How Water Softeners Work
The term “hard water” refers to ground water that contains high levels of such minerals as magnesium or calcium. Water softeners are devices designed to reduce the amount or effects of minerals in your home’s water system. This guide reviews how water softeners work to improve the quality of your home’s water supply.
- While rainwater is “soft” when it falls from the sky, as groundwater it flows into aquifers and can absorb minerals such as calcium, magnesium and trace metals.
- While safe to drink, hard water can inhibit the effectiveness of soaps and detergents, which can result in bathtub rings, spots on glasses and dishes, less effective clothes washing and less effective rinsing of soaps and shampoos.
- In addition, deposits from hard water can leave scale deposits and mineral build-up in coffee makers, water supply pipes, ceramic tile and water heaters. This can reduce the water flow, shorten the lifespan of a water heater and cause long-term damage to plumbing and fixtures.
- You can use a water testing kit to determine your water’s hardness level. A level of 1 grain per gallon (gpg) or higher technically indicates some water hardness, but 7 gpg often indicates that a water softener may be needed at your home.
Tip: For the most accurate assessment of your home water supply, contact a laboratory in your area that performs water tests.
Water softeners are typically installed inside a home near the entry point of the water supply. They have the following primary parts:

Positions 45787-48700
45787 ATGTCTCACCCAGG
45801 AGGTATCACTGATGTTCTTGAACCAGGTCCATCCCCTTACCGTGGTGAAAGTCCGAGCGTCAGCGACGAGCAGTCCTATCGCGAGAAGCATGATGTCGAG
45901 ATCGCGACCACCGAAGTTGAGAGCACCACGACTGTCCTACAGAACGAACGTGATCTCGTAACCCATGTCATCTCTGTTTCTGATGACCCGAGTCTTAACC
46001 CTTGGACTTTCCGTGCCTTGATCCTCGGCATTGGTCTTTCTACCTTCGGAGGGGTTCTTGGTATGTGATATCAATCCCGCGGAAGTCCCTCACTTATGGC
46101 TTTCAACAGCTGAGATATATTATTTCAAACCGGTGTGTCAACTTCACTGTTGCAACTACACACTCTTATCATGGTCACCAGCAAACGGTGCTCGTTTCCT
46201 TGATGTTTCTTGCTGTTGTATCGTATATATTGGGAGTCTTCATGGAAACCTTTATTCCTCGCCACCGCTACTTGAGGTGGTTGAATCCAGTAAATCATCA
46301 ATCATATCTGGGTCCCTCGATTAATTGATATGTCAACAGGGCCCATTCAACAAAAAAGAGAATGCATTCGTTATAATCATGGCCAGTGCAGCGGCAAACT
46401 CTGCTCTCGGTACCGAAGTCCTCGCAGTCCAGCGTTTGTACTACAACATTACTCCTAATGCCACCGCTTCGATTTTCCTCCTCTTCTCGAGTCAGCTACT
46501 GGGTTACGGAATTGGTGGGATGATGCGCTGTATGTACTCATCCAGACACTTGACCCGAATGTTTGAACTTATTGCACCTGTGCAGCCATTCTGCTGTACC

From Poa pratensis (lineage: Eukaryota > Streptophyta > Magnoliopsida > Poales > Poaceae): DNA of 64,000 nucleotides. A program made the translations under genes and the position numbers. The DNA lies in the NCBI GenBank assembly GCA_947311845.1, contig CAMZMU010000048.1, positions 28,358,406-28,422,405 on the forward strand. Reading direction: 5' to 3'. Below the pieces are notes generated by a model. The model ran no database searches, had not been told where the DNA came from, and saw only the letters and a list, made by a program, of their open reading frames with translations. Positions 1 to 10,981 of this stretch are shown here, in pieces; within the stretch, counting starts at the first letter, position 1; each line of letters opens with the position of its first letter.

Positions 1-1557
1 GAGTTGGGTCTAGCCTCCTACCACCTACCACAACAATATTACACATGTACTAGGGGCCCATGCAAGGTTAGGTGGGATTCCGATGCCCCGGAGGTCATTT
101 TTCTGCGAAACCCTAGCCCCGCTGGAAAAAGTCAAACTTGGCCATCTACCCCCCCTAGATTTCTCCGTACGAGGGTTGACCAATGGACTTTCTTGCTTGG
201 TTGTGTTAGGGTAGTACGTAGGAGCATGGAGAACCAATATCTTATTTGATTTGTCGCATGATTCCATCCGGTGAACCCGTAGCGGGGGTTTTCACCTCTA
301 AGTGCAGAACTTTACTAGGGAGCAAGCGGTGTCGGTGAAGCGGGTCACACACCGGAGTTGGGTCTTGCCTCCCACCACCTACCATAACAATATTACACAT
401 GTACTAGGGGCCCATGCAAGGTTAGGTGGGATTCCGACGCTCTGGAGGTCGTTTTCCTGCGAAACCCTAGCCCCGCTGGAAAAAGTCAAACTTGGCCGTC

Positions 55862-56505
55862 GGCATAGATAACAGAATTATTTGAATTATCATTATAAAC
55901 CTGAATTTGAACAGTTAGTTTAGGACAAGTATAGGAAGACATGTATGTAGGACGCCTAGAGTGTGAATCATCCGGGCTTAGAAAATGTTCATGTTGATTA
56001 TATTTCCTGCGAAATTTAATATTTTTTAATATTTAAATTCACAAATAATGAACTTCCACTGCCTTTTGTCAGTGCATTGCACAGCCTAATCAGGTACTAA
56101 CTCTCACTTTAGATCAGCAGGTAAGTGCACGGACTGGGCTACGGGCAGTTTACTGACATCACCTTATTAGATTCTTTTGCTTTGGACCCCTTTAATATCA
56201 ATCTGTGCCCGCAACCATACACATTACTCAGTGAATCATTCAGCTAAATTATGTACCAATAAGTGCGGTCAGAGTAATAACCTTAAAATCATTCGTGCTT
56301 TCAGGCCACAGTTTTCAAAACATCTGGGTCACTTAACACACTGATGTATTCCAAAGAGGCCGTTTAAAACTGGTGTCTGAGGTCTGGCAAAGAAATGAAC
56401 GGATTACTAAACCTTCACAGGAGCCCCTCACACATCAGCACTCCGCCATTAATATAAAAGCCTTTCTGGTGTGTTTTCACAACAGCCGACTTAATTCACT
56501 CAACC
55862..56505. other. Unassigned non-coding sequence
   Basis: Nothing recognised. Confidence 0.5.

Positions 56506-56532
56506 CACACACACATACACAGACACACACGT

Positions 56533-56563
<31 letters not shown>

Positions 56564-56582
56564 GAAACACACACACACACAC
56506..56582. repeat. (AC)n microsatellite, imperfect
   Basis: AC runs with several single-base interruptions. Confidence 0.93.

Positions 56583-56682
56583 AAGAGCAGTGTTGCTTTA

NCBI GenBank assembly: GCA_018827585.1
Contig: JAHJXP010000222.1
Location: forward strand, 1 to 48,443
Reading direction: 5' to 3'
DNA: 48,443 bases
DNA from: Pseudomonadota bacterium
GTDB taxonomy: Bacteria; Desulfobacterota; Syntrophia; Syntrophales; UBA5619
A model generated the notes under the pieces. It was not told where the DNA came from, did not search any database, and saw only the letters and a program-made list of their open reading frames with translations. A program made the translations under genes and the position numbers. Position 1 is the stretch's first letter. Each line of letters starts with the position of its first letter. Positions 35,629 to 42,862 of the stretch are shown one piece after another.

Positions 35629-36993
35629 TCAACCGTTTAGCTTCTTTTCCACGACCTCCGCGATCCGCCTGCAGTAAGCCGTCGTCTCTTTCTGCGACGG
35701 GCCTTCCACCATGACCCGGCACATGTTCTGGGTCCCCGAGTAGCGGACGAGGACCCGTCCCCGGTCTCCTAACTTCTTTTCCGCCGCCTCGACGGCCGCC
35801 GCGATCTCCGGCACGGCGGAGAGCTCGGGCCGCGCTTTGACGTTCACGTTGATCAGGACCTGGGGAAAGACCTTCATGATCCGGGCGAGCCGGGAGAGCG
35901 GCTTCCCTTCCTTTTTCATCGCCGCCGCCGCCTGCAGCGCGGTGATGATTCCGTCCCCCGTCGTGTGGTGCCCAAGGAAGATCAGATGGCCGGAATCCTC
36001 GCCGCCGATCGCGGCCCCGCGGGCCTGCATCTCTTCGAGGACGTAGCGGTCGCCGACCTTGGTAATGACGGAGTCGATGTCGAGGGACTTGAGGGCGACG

- The softener tank, also called a mineral tank, is connected to the household water supply line and contains resin beads (plastic beads usually made from polystyrene) that draw the mineral from the water.
- The brine tank is connected by a fill tube to the softener tank and is used to regenerate the resin beads. The brine tank has a removable lid for refilling the water softener salt (or, alternatively, potassium).
- The discharge hose runs from the tank to a drainpipe or drywell.
- The control valve includes a meter that measures the amount of water entering the tank and passing through to the house. It initiates the regular regeneration cycle of the resin beads.
- Ion exchange is the process most water softener systems use to convert hard water into soft water.
- The water softener process begins when water enters the top of the softener tank and percolates through the resin beads.
- The resin beads have a negative electric charge, which attracts the positive charge of hard water particles such as calcium and magnesium. The particles, called ions, remain on the beads and soft water exits the tank for use in your house.
- If you have one installed and are wondering, “How do I know my water softener is working?” you can probably feel a difference in the water quality when you take a shower, or notice that soap or detergent create more suds. Alternately, if you see hard water spots on glasses or dishes or feel itchy after taking a shower, the water softener may not be working properly.
Tip: Water softener manufacturers suggest you can reduce the amount of detergent and other soaps you’ve been using after a water softener is installed.